There was a lot of chatter this summer of 2016 over the proposal to allow the construction of three-story Detached Alternative Dwelling Units (DADUs) on modest sized lots now hosting single family homes. Accessory Dwelling Units (ADUs) tend to be independent dwelling units in an attic or a basement with separate doors and appropriate emergency exits. Realtors call an ADU a mother-in-law.
Some people fear that these new dwelling units will change our neighborhoods by increasing density and expediting the loss of the neighborhood’s historic character. Interestingly, the historic character of Upper Queen Anne especially the area west of Queen Anne Ave. with alleys includes a large number of alley houses. A brief tour of the area north of Smith between First and Third Avenues revealed at least 15 alley houses, all of which add to the historic character of Upper queen Anne. At least two of these alley houses are brand new, and three of them on Galer between 1st and 2nd West are really for the birds.
It may turn out though that the increase in DADUs (Detached ADU) and ADUs has an effect not unlike what happened in response to the Urban Villages created as part of the 1993 Comp Plan. Although written primarily to prevent urban sprawl in rural King County, the plan forced multi-family apartment buildings and condos into the Urban Villages and successfully protected single family homes and the historic neighborhoods in which they are located. Upper Queen Anne and Uptown were both designated villages with the Uptown village encouraging more commercial development than Upper Queen Anne’s.
I am particularly interested in the DADUs constructed long ago in our neighborhood and which now in their own right add its historic character. In many cases, the DADUs are located along the alley edge of simple single family homes and may have replaced early garages. Of course, that conclusion may indeed be speculative, for many of the houses in the neighborhood were constructed before cars were the prevalent way to get around. As is more likely, the alley houses expanded the main home on the lot making room for growing families or newlyweds. The house at 2004 First Avenue N. is said to have been a wedding gift for a newlywed child. Even if it isn’t an alley house, the gift idea lends credence to my guess.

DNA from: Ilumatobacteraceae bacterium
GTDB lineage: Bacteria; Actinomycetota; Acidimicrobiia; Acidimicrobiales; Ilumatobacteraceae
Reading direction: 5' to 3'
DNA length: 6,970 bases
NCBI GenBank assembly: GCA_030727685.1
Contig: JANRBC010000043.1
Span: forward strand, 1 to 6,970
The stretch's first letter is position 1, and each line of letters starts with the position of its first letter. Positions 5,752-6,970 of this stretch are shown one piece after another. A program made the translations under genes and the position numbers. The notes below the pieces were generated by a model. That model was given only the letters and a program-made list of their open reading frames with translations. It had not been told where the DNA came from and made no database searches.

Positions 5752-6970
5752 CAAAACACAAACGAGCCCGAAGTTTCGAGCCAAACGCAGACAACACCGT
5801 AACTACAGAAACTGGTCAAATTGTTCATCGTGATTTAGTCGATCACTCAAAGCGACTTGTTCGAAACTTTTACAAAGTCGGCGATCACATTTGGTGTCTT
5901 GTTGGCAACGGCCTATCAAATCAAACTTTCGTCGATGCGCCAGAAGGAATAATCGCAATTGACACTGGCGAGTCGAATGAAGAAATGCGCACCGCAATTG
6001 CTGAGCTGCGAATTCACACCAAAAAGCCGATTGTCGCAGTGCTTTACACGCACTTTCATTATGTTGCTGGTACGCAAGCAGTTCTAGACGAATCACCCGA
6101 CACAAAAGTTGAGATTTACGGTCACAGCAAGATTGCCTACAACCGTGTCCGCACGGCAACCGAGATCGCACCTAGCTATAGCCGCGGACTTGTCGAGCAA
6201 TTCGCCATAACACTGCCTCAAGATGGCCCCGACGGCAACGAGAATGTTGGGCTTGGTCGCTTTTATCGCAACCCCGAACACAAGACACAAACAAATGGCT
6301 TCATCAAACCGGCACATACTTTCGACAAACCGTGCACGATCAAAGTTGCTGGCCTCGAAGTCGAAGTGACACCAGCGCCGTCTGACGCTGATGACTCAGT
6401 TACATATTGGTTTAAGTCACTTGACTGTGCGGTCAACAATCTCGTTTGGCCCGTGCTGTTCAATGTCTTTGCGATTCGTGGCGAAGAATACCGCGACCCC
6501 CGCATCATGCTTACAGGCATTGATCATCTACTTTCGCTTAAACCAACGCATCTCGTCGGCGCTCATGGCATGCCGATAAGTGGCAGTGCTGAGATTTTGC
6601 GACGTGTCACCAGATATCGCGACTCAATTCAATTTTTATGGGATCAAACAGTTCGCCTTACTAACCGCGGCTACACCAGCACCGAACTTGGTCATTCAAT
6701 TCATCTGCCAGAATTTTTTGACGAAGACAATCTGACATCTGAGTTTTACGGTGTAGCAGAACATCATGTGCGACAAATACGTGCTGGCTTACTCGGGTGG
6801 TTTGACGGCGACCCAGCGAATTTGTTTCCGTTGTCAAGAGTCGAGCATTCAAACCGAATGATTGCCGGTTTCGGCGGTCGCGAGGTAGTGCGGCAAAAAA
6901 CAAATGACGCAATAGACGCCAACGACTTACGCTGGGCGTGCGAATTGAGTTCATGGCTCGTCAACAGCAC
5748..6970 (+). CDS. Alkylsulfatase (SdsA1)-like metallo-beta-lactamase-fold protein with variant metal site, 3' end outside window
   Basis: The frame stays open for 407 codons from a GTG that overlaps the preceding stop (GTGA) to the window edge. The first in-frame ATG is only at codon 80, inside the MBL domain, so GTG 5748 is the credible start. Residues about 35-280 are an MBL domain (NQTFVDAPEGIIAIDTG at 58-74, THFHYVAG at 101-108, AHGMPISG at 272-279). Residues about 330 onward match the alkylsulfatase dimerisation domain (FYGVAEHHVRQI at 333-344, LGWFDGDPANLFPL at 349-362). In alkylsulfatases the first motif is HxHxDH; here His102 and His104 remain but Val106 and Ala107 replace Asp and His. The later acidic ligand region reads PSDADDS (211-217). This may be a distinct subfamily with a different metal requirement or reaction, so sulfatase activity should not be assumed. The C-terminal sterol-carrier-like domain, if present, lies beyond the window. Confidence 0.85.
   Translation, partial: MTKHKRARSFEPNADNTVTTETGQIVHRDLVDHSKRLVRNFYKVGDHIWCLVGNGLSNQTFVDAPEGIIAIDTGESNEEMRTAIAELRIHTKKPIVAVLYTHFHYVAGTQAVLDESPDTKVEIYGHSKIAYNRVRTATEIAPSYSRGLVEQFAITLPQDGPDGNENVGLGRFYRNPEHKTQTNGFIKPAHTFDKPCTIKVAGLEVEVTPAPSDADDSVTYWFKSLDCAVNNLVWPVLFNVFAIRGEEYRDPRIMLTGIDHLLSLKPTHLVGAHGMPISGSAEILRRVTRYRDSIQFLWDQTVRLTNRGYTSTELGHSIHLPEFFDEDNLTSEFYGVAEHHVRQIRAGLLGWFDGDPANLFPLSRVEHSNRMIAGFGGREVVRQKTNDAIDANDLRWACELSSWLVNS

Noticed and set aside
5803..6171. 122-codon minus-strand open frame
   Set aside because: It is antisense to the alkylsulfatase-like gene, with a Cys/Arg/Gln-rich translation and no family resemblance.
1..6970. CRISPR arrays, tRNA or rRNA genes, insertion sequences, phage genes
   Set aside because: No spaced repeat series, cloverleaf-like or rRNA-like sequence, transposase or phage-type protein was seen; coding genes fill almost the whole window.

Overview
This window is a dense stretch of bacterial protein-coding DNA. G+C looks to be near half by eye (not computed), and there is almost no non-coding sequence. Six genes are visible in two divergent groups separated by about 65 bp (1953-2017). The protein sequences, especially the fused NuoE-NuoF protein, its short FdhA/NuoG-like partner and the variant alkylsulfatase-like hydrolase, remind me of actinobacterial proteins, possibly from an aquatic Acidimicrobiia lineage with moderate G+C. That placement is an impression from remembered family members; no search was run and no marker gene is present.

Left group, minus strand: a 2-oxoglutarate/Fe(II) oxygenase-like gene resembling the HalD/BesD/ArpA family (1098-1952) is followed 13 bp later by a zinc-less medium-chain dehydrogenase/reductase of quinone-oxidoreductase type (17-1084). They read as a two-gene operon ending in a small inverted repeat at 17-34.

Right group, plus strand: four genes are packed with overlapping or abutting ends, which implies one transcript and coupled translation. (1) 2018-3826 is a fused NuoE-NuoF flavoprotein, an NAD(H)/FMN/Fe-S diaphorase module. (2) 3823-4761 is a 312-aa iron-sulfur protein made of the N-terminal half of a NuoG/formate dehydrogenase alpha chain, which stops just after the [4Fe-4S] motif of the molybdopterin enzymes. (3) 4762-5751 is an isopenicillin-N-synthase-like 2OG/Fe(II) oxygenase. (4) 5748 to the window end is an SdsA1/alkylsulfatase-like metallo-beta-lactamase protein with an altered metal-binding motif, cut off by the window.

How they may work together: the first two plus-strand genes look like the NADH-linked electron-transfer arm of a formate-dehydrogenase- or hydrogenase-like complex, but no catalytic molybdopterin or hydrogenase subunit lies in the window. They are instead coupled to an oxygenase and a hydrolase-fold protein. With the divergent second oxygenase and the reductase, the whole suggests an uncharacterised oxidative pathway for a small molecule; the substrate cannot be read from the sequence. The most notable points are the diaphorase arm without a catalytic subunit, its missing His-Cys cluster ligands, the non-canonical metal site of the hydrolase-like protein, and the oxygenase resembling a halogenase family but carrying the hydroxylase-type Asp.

The latest DADU/ADU proposals, championed by city council member Mike O’Brien, increase density, but they are not part of the city’s Comp Plan 35. If adopted, it will encourage high rise buildings in Urban Villages and in a few cases expands their borders. The city’s Uptown Urban Framework is yet another proposal that specifically calls for adding high-rise dwellings in Uptown and for which an Environmental Impact Statement is being finalized. The coincidence of these three sets of far-reaching proposals is confusing especially when they occurred at the same time as the publication of the Mayor’s Housing Affordability and Livability Agenda (HALA). It is easy to see why there might be some confusion in people’s minds between O’Brien proposal, Housing Affordability and Livability Agenda (HALA), the Uptown Urban Framework, and the Comp 35 Plan. In fact, one wonders cynically if the confusion is not an intentional political ploy to impede constructive grassroots comment and feedback.
If all these schemes are adopted, they will surely bring more people to Uptown and Upper Queen Anne and surely there will be some issues about where to park all the cars and walk their many dogs. Maybe though, adhering to the principles of the Growth Management Act and the Comp Plan, we’ll simply see more people, more cars, more dogs and, yes, even more single family homes saved to preserve Queen Anne’s historic character.